Conjunction with levodopa to delay the onset of levodopa caused motor complications.
Parlodel, Mirapex, and Requip, which are dopamine agonists are recommended for?
Initial monotherapy in patients less than 70 years old.
MAO type B inhibitors like Eldepryl and Azilect are sometimes prescribed as monotherapy for early PD or after?
Levodopa has been used for several years and begins to "wear-off" or become less effective.
An orally disintegrating tablet (ODT) formulation of ?
selegilene(Zelapar) is available as an adjunct to levodopa.
Selegilene ODT is absorbed through ?
The buccal membrane, avoiding first-pass hepatic metabolism, which results in a faster onset of action, lower dose, and fewer amphetamine metabolites.
Currently, what is the only MAO type B inhibitor approved as initial monotherapy for PD?
Which drugs were first used for tremors associated with PD and are still useful in early stages of the disease in younger patients and for drug-induced parkinsonism?
Drugs wih anticholinergic and antihistaminic actions.
Anticholinergic agents restore?
The cholinergic-dopaminergic balance in PD.
Synthetic atropine-like drugs such as Cogentin and trihexyphenidyl.
What antiviral agent is used to treat parkinsonism (extrapyramidial reactions) associated with prolonged use of phenothiazines, carbon monoxide poisoning, or cerebral arteriosclerosis in the older adult?
Which drugs block the enzyme responsible for metabolizing levodopa?
Catechol-O-methyl-transferase (COMT) inhibitors such as Comtan and Tasmar.
Patients taking antiparkinsonian drugs should be instructed regarding?
Administration on a regular basis, take with food to lessen GI distress, give carbidopa/levodopa witha low-protein meal if food is necessary to offset nausea; Avoiding abrupt withdrawl of medication: Several weeks sometimes required before benefit is apparent; Caution with CNS drugs, alcohol, or antihypertensives; Caution with driving or operation of machinery; Report side effects; Reporting any signs that drug is no longer effective after proonged use, Maintaining physical activity, self-care, and social interaction; Rising slowly
What is Restless Leg Syndrome (RLS)?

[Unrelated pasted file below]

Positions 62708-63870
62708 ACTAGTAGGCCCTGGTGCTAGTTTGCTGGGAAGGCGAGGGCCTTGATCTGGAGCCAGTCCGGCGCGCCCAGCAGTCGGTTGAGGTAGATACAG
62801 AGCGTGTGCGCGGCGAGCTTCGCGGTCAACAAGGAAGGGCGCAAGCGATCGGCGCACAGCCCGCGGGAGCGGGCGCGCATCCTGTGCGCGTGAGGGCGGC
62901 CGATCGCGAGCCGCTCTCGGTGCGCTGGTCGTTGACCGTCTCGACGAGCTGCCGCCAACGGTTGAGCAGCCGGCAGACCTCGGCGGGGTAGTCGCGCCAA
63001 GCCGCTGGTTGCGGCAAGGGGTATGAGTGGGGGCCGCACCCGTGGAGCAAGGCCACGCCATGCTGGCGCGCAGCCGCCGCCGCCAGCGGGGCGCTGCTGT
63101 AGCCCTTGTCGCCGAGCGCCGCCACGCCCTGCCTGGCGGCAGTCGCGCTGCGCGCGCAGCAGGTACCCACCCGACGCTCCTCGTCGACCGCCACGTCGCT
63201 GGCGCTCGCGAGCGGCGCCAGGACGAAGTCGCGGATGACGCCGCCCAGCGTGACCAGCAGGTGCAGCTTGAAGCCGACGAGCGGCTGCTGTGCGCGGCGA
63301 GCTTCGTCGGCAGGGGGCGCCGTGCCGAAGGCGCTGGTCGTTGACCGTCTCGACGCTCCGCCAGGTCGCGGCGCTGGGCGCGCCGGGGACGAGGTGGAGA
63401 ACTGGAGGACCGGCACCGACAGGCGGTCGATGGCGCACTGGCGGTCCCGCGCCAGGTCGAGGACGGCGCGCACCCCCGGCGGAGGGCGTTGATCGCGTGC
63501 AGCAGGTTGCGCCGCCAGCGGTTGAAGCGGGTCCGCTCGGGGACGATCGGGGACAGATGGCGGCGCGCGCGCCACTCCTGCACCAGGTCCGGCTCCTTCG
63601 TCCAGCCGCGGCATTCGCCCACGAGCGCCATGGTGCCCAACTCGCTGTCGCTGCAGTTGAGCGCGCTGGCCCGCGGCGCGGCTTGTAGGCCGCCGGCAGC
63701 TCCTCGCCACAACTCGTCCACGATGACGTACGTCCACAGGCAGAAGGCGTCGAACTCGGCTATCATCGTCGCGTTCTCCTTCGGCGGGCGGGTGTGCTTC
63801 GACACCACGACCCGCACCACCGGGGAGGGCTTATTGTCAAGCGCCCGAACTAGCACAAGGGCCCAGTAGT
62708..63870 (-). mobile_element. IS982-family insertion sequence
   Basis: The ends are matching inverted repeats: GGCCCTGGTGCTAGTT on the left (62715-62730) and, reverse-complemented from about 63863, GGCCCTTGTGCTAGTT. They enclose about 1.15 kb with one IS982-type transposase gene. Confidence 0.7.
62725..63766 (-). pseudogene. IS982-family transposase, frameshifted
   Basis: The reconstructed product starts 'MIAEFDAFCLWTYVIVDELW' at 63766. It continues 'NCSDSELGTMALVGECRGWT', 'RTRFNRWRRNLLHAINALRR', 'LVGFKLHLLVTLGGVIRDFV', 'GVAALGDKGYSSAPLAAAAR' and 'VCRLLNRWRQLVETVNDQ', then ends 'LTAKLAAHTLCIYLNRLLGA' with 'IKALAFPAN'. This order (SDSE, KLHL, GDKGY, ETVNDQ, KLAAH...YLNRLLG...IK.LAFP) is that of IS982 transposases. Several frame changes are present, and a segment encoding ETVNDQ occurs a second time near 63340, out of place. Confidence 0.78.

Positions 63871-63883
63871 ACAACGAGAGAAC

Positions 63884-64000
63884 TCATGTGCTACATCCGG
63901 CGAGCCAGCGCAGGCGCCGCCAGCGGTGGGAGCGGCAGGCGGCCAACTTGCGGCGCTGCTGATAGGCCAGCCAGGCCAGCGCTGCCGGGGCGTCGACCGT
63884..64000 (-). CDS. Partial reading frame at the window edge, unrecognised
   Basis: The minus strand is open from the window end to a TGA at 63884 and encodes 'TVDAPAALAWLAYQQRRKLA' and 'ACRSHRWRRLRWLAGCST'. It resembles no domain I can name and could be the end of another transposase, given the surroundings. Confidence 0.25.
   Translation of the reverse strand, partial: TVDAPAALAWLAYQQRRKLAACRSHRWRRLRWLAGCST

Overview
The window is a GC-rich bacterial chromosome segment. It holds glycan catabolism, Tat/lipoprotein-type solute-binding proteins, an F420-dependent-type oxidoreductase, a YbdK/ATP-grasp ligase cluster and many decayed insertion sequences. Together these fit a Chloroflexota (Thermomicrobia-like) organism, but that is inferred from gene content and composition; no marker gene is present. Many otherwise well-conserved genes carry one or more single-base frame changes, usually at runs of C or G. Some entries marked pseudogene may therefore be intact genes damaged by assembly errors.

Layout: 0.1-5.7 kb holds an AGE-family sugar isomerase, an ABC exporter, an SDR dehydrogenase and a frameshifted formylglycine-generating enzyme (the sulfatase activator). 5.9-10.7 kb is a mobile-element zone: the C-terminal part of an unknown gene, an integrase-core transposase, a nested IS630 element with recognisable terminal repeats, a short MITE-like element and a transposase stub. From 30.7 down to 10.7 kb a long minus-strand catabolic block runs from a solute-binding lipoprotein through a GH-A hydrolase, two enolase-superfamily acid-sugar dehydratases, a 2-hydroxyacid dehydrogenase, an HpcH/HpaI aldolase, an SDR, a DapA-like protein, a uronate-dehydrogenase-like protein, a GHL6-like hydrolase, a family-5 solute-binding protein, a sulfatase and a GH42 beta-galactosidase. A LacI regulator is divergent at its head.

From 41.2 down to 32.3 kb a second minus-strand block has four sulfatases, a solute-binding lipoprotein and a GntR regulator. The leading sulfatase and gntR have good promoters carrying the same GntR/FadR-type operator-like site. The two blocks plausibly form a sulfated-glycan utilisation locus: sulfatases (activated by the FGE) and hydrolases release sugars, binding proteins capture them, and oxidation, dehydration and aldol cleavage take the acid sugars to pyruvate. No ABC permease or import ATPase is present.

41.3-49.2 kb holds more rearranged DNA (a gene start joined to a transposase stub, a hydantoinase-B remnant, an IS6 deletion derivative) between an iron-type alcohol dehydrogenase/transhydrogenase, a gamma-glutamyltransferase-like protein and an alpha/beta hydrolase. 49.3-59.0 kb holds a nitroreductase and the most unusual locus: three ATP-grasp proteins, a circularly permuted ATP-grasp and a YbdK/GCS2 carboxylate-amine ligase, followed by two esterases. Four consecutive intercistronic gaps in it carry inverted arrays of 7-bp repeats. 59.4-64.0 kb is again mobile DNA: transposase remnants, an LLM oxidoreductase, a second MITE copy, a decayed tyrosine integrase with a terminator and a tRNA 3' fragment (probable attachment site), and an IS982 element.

A sensorimotor neurologic disorder characterized by a distressing urge to move the legs, often accompanied by a marked sense of discomfort in th elegs.
RLS is triggered by?
Rest or inactivity and is temporarily relieved by movement.
Primary RLS involves the ?
CNS and the dopaminergic pathway.
Which drugs are FDA approved to treat RLS as well as PD?
Mirapex and Requip
Doses of the PD drugs used to treat RLS are cut down to?
10-20% of those used to treat PD and are usually given 1-3 hours before bedtime as a single daily dose.
Secondary causes of RLS may include?
Iron deficiency, renal failure, diabetes, rheumatoid arthritis, fibromyalgia, hypothyroidism, and pregnacy.
What is Alzheimer's disease or dementia of the Alzheimer's type?
It is characterized by a devastating progressive decine in cognitive function, having a gradual onset, usually beginning between 60 an 90 years of age, followed by increasingly severe impairment in social and occupational functioning.
What are the first agents shown to be efficacious for symptom delay in Alzheimer's disease?
What do cholinesterase inhibitors do?
They prevent the breakdown of acetylcholine in the synaptic left, Thereby improving cognitive function, but do not cure the disease.
What was the first cholinesterase inhibitor approved?
Cognex(tacrine) but is associated with hepatotoxicity and is rarely used today.
What cholinesterase inhibitors are not associated with hepatotoxicity?
Aricept, Razadyne, and Exelon
What is the first N-methyl-D-aspartate (NMDA) antagonist approved for the treatment of moderate to severe dementia of the Alzeimer's type?
Memantine is thought to selectively block?
The excitotoxic effects with abnormal transmission of the neurotransmitter glutamate while allowing for the physiological transmission associated with normal cell functioning.